I’m replying to an article written by Jessica Cejnar, entitled “Supervisors defer issue of new state,” that appeared in the Triplicate on Jan. 16.
She paraphrased comments made by Supervisor Martha McClure at a meeting of the Board of Supervisors, where McClure “spoke out against a survey the Big Rock CSD (Hiouchi) sent to its customers” regarding the Jefferson state initiative.
Your journalist reported McClure disagreed with the way the survey was conducted, stated the latter requested that the Local Agency Formation Commission “look into it,” asserted “people (supposedly in Hiouchi) who contacted her feared reprisal if they opposed the Jefferson state movement,” and declared that taking surveys is a political activity “that’s out of their purview,” because the Big Rock CSD is merely a “water district.”
A few days later Jacqueline Cochran jumped on McClure’s bandwagon in a letter to the editor to laud her for making those statements, (“We benefit more from Calif., than we contribute,” Jan. 25).
Many residents of Hiouchi subsequently asked me to respond with the truth on their behalf. So, here goes.
Supervisor McClure is wrong, and she therefore owes the entire township of Hiouchi an apology. Her silence won’t cut it at this juncture. The Big Rock Community Services District is a California Special District with governance authority inside its place of use, meaning Hiouchi. It is not a “water district.”
Under the California Constitution, Big Rock has the following municipal powers: (a) water collection, treatment, and distribution; (b) collection, treatment or disposal of sewage, waste and storm water; (c) collection or disposal of garbage or refuse matter; (d) fire protection; (e) public recreation by means of parks, playgrounds, swimming pools or recreation buildings; (f) street lighting; (g) mosquito abatement; and (h) police protection.
Because the Special District’s revenue base is financially insufficient, it focuses for now on (a). However, the Big Rock CSD would be responsible for the other municipal powers if it somehow becomes isolated.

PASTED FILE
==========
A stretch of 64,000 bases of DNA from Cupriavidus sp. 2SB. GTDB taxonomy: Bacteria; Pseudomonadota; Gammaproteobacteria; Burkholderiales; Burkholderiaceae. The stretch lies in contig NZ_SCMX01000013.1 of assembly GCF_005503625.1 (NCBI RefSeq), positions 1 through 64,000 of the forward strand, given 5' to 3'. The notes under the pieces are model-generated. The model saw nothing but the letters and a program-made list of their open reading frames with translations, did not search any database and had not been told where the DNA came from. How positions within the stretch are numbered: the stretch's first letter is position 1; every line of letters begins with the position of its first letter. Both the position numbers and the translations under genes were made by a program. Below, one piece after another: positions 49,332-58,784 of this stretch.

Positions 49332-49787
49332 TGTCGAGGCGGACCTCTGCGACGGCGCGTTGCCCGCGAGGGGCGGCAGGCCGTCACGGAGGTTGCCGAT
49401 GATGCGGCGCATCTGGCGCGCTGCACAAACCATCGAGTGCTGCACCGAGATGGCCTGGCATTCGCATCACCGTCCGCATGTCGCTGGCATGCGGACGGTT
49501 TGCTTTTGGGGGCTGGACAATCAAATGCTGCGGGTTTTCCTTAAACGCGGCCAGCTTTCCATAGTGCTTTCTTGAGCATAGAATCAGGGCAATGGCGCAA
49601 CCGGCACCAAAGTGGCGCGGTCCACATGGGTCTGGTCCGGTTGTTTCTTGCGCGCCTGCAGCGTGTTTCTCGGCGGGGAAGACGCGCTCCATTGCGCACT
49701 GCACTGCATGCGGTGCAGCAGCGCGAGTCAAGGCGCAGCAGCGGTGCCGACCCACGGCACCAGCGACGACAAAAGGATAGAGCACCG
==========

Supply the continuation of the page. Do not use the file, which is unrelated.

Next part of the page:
The organization is overseen by an unpaid, five-person elected Board and managed by paid staff. This is an award-winning team, if for no other reason than it does its job quite well for the residents and businesses of Hiouchi.
The Board members care about their constituents. If they are asked to consider issues, these directors/trustees do so in public meetings in accordance with California’s Brown Act. They indeed enjoy the necessary legal authority to conduct surveys pursuant to determining the will of the people. Is that not a constitutional concept?
The aforementioned Jefferson state survey was conducted without expending one penny of taxpayer money, and the residents of Hiouchi were crystal clear in expressing their opinions — in fact, 99.9 percent agreed on a position for the Big Rock CSD to represent. We sent a resolution to that effect to the county, and our recommendation is the likely path our supervisors will travel after all is said and done.
McClure’s allegation of possible reprisal against people who disagree is at once fictional and irresponsible. I personally challenge her to come up with one example of political reprisal in Hiouchi over the past decade.
Supervisor McClure might do well to ascertain the facts the next time she chooses to poke her fingers into the eye of a Del Norte County township. What she would have discovered in this case is that the Big Rock CSD not only conducted its survey by letter, but also went door to door. She neglected to mention that. She is further misguided if she believes she might be successful in driving a wedge between the state of Jefferson’s Declaration Committee and the township of Hiouchi.
We belong to the same family.
Craig Bradford is a member of the Board of Directors of the Big Rock Community Services District.